Madrid have debt ‘problem’ - economist
Renowned Spanish economist Jose Maria Gay de Liebana has backed claims that Florentino Perez is hiding the true size of Real Madrid’s debts, while saying its socios could lose control of the club should the situation not improve.
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Perez regularly maintains that his commercial expertise has helped cut Madrid’s debts and that they currently stand at around 90 million euros. However, others -- including concerned fan group 'Asociacion por los Valores del Madridismo' -- maintain the real figure is over 500 million euros.
Now Gay de Liebana, regarded by many as Spanish football’s foremost financial expert, has told AS that he shares these worries.
“Madrid’s debt is, effectively, 541 million euros,” the Universidad de Barcelona professor said. “That represents 64 percent of its total liabilities. It is a very high debt and there is a problem. The short-term debt, which is 338 million euros, is higher than its current or liquid assets, which are 239 million. So there is 100 million euro in negative working capital.”
While some figures -- such as Madrid’s record annual revenues of over 500 million euros -- were impressive, Gay de Liebana said closer scrutiny of the accounts showed the club’s financial management was not as good as that at some other top clubs.
“It is true that Madrid has important cash on hand -- 156 million at the end of the season,” he said. “But you cannot abuse negative working capital. If you look at Arsenal or Bayern, two reference points in financial management, their working capital is positive. Madrid has homework to do.”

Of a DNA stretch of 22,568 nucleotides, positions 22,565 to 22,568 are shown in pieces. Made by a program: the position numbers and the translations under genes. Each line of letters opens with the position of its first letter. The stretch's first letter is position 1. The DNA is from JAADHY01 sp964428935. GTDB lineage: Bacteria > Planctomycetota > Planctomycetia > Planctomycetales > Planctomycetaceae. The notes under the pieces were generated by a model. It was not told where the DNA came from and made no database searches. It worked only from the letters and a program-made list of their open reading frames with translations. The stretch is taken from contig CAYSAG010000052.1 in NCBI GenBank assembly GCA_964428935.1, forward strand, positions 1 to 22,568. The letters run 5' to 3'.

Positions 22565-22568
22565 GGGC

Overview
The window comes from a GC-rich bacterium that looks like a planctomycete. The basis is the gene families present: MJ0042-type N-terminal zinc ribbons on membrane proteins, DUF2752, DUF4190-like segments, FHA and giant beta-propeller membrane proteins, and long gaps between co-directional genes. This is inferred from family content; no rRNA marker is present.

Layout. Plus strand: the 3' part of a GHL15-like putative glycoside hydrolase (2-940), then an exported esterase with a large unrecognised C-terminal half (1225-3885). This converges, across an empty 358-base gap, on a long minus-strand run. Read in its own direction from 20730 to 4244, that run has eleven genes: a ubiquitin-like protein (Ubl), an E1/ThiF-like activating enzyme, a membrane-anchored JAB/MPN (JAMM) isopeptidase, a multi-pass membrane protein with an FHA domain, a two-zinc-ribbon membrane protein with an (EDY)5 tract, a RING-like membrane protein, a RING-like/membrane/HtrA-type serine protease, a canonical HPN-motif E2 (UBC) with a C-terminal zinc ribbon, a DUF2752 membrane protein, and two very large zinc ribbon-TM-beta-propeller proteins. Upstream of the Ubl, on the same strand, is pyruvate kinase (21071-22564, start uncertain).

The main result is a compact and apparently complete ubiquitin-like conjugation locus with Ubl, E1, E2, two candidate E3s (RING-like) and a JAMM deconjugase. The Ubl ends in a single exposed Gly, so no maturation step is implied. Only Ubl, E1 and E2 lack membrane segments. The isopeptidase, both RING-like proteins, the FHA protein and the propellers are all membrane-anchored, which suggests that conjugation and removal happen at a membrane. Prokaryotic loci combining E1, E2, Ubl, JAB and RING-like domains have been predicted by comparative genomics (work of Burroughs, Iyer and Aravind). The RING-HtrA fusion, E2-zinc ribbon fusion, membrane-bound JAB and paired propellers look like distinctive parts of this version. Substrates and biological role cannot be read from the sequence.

Perez’s plans for the club currently include a 400 million euro refurbishment of the Estadio Santiago Bernabeu, which could be funded by further borrowing, or by selling the naming rights to a sponsor.
“The plans for the stadium are fantastic, but 400 million during a time when nobody is able to invest -- obviously they would need to finance it with bank debt. That seems a bit risky,” Gay de Liebana said.
Should the debt increase still further, Madrid’s socios could lose control and the club be converted into a limited company, Gay de Liebana warned.
“The fact is that Madrid is so far in debt, and has a big project for the stadium, so it could end up in a monumental situation, and have to convert itself into a limited company [Sociedad Anonima] and capital be injected in,” he said. “Then you would need a socio with the ability to bring that capital, or if not, the support of a benefactor.”
Gay de Liebana said that a levelling off in commercial and matchday revenues in Madrid’s accounts due to the poor general economy in Spain was another concern, as was a potential rearrangement of La Liga’s current television revenue sharing agreement.
“That would be a tremendous problem,” he said. “Madrid and Barcelona receive way more than anyone else, around 160 million euros. That cannot grow much more.”
Given the money spent on players by the club during Perez’s reign, Madrid should have won many more trophies, the Espanyol supporter maintained.
“We are talking about 700 million invested [in players],” he said. “That is an enormous figure, which really obliges you to win everything. You cannot have a club that invests so much and then does not win the Champions League. You must win La Liga, and the Champions League, and then leave the Copa del Rey for Espanyol.”